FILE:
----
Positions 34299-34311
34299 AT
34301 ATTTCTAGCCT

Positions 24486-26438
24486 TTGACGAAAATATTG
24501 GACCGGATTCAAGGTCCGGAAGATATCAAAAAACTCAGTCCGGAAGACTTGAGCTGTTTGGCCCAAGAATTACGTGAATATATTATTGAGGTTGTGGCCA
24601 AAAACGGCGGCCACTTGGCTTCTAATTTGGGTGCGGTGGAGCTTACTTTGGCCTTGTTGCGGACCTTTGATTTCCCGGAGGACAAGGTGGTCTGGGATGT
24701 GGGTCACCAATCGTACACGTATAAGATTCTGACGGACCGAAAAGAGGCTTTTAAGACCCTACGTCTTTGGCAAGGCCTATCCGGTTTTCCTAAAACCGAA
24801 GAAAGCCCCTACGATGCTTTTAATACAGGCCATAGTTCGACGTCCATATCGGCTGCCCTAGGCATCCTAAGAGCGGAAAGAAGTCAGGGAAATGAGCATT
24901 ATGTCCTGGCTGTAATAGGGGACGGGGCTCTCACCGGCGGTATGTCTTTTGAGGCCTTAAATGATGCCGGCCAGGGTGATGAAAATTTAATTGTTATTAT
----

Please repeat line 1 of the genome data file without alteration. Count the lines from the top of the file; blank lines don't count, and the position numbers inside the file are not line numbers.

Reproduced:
Positions 34299-34311